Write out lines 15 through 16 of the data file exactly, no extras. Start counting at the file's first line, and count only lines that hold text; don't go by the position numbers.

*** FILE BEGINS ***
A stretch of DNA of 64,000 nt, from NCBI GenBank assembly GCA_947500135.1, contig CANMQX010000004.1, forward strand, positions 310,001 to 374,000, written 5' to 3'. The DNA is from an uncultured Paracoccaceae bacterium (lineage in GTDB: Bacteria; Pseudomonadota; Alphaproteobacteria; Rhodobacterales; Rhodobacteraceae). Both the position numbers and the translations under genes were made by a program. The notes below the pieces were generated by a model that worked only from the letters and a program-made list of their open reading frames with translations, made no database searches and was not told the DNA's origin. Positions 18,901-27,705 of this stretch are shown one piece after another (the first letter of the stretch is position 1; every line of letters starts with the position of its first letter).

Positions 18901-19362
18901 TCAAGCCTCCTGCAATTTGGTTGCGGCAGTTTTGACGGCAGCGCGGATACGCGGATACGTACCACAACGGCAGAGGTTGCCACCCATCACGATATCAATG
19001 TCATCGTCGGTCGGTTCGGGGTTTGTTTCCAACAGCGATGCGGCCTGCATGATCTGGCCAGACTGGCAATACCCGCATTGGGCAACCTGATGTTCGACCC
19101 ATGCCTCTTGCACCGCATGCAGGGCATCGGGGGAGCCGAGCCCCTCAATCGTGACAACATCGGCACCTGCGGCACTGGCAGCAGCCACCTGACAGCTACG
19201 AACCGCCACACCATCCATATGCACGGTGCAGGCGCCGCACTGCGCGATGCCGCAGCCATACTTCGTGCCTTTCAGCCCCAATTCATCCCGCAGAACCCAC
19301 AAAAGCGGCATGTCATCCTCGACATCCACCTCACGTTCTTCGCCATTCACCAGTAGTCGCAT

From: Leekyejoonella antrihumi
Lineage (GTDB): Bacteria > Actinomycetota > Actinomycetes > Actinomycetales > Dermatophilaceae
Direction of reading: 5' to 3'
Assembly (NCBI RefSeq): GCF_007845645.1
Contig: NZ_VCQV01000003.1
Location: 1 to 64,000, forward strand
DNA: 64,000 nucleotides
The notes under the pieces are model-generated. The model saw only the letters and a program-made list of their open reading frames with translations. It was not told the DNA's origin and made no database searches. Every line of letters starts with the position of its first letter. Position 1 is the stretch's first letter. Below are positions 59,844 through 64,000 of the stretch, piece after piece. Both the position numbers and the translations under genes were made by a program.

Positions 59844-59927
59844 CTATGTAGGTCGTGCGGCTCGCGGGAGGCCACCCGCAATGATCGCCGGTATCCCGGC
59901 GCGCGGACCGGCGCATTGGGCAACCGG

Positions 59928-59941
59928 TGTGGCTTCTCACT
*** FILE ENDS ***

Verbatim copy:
The notes under the pieces are model-generated. The model saw only the letters and a program-made list of their open reading frames with translations. It was not told the DNA's origin and made no database searches. Every line of letters starts with the position of its first letter. Position 1 is the stretch's first letter. Below are positions 59,844 through 64,000 of the stretch, piece after piece. Both the position numbers and the translations under genes were made by a program.

Positions 59844-59927